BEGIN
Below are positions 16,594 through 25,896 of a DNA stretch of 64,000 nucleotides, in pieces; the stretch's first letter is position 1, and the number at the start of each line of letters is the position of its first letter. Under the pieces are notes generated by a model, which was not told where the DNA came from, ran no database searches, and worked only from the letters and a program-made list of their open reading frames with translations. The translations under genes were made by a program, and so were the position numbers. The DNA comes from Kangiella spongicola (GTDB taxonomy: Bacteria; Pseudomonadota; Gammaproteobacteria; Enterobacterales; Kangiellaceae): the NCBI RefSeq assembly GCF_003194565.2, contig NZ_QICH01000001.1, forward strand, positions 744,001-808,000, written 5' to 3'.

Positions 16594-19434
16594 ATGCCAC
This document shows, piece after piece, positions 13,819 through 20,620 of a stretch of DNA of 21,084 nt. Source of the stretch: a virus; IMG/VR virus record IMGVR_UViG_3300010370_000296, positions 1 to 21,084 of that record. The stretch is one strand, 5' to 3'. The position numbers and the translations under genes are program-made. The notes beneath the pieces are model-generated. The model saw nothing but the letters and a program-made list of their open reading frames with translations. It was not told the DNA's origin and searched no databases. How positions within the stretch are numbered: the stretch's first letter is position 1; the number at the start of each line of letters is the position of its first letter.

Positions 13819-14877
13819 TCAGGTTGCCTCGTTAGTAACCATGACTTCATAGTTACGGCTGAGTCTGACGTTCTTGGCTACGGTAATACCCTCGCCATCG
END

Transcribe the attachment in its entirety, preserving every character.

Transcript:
Below are positions 16,594 through 25,896 of a DNA stretch of 64,000 nucleotides, in pieces; the stretch's first letter is position 1, and the number at the start of each line of letters is the position of its first letter. Under the pieces are notes generated by a model, which was not told where the DNA came from, ran no database searches, and worked only from the letters and a program-made list of their open reading frames with translations. The translations under genes were made by a program, and so were the position numbers. The DNA comes from Kangiella spongicola (GTDB taxonomy: Bacteria; Pseudomonadota; Gammaproteobacteria; Enterobacterales; Kangiellaceae): the NCBI RefSeq assembly GCF_003194565.2, contig NZ_QICH01000001.1, forward strand, positions 744,001-808,000, written 5' to 3'.

Positions 16594-19434
16594 ATGCCAC
This document shows, piece after piece, positions 13,819 through 20,620 of a stretch of DNA of 21,084 nt. Source of the stretch: a virus; IMG/VR virus record IMGVR_UViG_3300010370_000296, positions 1 to 21,084 of that record. The stretch is one strand, 5' to 3'. The position numbers and the translations under genes are program-made. The notes beneath the pieces are model-generated. The model saw nothing but the letters and a program-made list of their open reading frames with translations. It was not told the DNA's origin and searched no databases. How positions within the stretch are numbered: the stretch's first letter is position 1; the number at the start of each line of letters is the position of its first letter.

Positions 13819-14877
13819 TCAGGTTGCCTCGTTAGTAACCATGACTTCATAGTTACGGCTGAGTCTGACGTTCTTGGCTACGGTAATACCCTCGCCATCG